Fitness fanatics are always looking for fun and exciting new workout routines. TRX and Zumba to a degree revolutionized the group fitness industry are remain in high demand, however, PiYo workouts have emerged as a newfound favorite conditioning class. Fitness enthusiasts turn to PiYo for the core-building benefits of yoga, the strength-training of Pilates, and the non-stop action of a host of cardio routines. Read on to find out what PiYo is, how classes work, and how you can incorporate its fundamentals into your at-home routine. What Is PiYo?
PiYo combines the strength training and body lengthening aspects of Pilates with the core training and stretching elements of yoga to create an entirely new workout experience. It's low impact and adaptable to all ages and fitness levels. Unlike traditional Pilates and yoga sessions, PiYo is set up like a cardio class and is designed to burn calories and make the body sweat out impurities. Choreographed sequences are sped-up to maximize results providing PiYo participants with a fun routine while listening to upbeat/motivating music. Besides a yoga mat (and maybe a workout towel, there is no additional equipment used during a PiYo class. Participants actually incorporate their own body weight into a series of dynamic moves. What to Expect at a PiYo Class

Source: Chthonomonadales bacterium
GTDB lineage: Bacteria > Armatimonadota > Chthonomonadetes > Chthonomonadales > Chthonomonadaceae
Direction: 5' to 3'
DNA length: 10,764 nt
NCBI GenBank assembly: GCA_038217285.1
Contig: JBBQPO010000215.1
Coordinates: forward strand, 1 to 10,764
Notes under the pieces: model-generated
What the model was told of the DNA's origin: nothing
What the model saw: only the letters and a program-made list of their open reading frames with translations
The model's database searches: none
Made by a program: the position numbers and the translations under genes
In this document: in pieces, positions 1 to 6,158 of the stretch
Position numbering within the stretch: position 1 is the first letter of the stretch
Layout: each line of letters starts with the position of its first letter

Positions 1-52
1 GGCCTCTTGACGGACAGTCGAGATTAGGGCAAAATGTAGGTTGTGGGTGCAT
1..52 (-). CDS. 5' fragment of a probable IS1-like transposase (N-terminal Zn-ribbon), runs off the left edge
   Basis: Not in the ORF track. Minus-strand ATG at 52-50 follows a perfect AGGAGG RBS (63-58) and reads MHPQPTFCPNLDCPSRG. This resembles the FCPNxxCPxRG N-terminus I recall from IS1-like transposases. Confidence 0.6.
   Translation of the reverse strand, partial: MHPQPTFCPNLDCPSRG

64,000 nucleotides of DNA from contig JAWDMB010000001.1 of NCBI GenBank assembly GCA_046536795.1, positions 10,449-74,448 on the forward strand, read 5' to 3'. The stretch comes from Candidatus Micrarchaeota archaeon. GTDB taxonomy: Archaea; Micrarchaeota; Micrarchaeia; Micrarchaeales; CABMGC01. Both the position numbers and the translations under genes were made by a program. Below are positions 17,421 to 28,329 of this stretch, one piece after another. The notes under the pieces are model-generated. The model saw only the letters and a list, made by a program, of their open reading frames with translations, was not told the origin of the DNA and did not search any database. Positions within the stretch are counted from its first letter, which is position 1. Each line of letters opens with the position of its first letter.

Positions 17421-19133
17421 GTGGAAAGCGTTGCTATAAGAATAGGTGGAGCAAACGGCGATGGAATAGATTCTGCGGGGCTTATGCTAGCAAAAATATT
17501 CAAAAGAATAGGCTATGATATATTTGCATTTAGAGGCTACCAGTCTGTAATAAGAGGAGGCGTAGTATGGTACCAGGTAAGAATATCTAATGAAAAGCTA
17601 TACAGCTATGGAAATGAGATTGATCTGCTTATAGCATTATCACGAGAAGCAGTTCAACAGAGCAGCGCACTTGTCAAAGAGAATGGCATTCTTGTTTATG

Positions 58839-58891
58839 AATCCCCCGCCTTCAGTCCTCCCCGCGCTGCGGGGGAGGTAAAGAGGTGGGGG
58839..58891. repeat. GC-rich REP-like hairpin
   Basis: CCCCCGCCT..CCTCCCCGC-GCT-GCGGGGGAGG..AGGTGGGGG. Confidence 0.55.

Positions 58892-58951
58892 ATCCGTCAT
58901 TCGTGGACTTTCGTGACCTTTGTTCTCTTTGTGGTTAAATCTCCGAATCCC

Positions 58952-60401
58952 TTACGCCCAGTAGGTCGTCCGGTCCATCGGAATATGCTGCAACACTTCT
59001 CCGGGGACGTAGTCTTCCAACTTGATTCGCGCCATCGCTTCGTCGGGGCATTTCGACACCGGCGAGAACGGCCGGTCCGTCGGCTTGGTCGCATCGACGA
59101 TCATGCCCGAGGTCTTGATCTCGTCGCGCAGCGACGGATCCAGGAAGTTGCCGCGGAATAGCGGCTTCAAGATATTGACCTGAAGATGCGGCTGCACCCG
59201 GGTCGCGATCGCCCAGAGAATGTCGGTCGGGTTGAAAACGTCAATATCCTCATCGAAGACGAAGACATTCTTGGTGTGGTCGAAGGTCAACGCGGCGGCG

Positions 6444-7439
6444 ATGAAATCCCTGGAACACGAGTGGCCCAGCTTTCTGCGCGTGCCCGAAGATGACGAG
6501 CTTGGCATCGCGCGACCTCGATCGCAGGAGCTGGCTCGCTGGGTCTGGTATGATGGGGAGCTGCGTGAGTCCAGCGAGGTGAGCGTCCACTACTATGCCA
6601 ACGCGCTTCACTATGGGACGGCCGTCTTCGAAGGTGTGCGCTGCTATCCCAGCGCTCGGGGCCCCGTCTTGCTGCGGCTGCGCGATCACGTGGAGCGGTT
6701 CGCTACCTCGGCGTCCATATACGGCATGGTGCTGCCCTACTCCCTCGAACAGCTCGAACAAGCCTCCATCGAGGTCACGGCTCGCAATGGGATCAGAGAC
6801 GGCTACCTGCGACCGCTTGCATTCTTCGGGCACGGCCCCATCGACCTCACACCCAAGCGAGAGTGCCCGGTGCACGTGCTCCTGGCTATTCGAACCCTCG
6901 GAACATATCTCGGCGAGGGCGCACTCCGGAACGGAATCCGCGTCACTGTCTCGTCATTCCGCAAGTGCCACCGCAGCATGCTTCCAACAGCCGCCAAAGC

PiYo classes have a lighter feel than traditional yoga classes which to some is a bit too serious and spiritual. We get that. Different strokes for different folks, right? The PiYo vibe is a bit reminiscent of aerobics, with pop music blasting from the speakers and an energetic instructor pushing you to your limits.
You don't need a background in yoga and/or Pilates to try PiYo, but some of the same simple poses like Downward Dog and Warrior are used. Like most cardio classes, the routine moves fast, so newcomers will want to do whatever moves they can without stressing about missing a switch or two. The group dynamic of PiYo also adds additional motivation to this multifaceted workout.
If you are a beginner or someone who is recovering from an injury, let your instructor know before the class begins so they can incorporate modifications into the routine.